I grew up in the nineties, a time when canned mushroom soup reigned supreme.
If you ask most people who grew up in that era, they can name at least one dish they ate at the family dinner table involving canned cream of mushroom soup as a main ingredient. I can name two. One of them was a dish of what I think were egg noodles and homemade meatballs, topped with a mushroom soup-based sauce. I remember liking it. But the second dish, I remember loving. It was a chicken, mushroom and wild rice casserole. I loved it so much that, even after I tried to go vegetarian in high school, I would still eat the casserole whenever my mom made it. It was actually good enough for me to ignore the bird parts within. Eventually, though, I became an actual vegetarian and stopped eating any meat at all, no matter how delicious I remembered it being.
I’ve been trying, on and off, to make a vegan version of the dish for a while. At first I thought I could just veganize my mom’s recipe, but that didn’t work. There was definitely something lost in the translation. It’s hard to find vegan cream of mushroom soup, and when I did find some, it was of the virtuous, organic, healthy variety. All fine and good, but lacking in the intense 1992 taste of the standard non-vegan variety. That, along with the generally bland “no chicken” soup stock and the how-will-this-behave-when-heated? mystery of vegan sour cream made for a disastrous interpretation. Back to the drawing board.
What needed to happen, I discovered, was more of an interpretation and less of a copy. I needed to pinpoint what I liked about the dish and work from that, using the kind of ingredients I’d normally cook with.
Success! Success-o-rama, actually. I had the same reaction to this vegan version of the casserole that I used to have when my mom made the chickeny one. I had multiple helpings, and then hoped that there was enough left over for lunch the next day. There was. There was actually enough left over for two lunches, and I found myself standing in front of the fridge holding both containers of it in my hands, wondering if I should bring both for lunch, just in case I wanted two helpings. I didn’t. You have to stop somewhere.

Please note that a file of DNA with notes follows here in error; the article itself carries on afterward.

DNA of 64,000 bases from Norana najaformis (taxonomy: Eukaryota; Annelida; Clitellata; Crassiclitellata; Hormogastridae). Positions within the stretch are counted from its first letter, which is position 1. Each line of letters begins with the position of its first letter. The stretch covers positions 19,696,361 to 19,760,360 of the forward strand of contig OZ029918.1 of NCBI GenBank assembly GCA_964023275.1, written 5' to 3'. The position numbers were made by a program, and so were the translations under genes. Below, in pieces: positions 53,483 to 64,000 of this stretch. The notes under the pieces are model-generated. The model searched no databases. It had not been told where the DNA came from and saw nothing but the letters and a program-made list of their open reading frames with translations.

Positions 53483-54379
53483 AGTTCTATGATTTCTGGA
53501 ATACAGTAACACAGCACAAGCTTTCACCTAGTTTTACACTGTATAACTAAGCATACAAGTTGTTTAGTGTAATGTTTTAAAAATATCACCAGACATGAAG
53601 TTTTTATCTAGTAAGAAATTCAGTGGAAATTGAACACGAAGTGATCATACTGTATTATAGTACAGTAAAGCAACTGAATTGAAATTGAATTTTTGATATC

So really, you should make this. The recipe may look long, but none of its components are complicated, and it comes together fairly quickly. It is comfort food at its finest. Warming, tasty, creamy, filling. It might even make you feel like a kid again.
Creamy Tofu Wild Rice Casserole
- 2 cups uncooked rice (a wild rice/brown rice blend works the best)
- 4 cups vegetable soup stock
- 1 tbsp olive oil
- 1 leek, chopped small
- 1 medium carrot, chopped small
- 1 stalk of celery, chopped small
- 2 cups cremini mushrooms, sliced
- 1 tbsp dried sage
- 1 tbsp dried thyme
- salt and pepper to taste
- 1 cup cashews, ground finely in a food processor or blender
- 1/2 block silken tofu (approximately 1/2 cup)
- 3 tbsp nutritional yeast
- 3 tbsp olive oil
- 1/4 cup water
- tsp of salt
- a couple grinds of fresh pepper
- 1 block firm tofu (approximately 1 pound) cubed
- 2 tbsp olive oil
- 1 tbsp lemon juice
- 1 tsp dried thyme
- 1 tsp dried sage
- a few shakes of salt and pepper
-Preheat oven to 350 degrees.
-Bring the soup stock to a boil, then add the rice. Reduce the heat to medium-low and cover. Let cook until all liquid is absorbed.
-While that’s happening, heat the olive oil over medium heat and add leek and mushrooms. Let cook until the leeks start to become transparent, then add carrots, celery, sage and thyme. Cover, and let cook until all vegetables are tender. Season with salt and pepper, to taste.
-In a food processor or blender grind cashews if you haven’t already. Then add the silken tofu, nutritional yeast, 3 tbsp olive oil.
-Process until smooth, then slowly add the water. You’re shooting for a mixture that has the consistency of cream of mushroom soup. If you need to add more water, go ahead.
-Season with salt and pepper.
-Toss the firm tofu with olive oil, lemon juice, thyme, sage, salt and pepper, then saute over medium-high heat until the tofu starts to brown.
-Mix rice, vegetables, and tofu in a large casserole dish, then add the sauce and mix well until everything is coated.
-Bake, covered, for 25 minutes. If you’d like a crusty, browned top layer, take the lid off and turn the oven to broil for the final five minutes of cooking.
Serves four to six people.
p.s. I think this is even gluten-free! Can someone more versed in gluten-free-ness correct me if I’m wrong?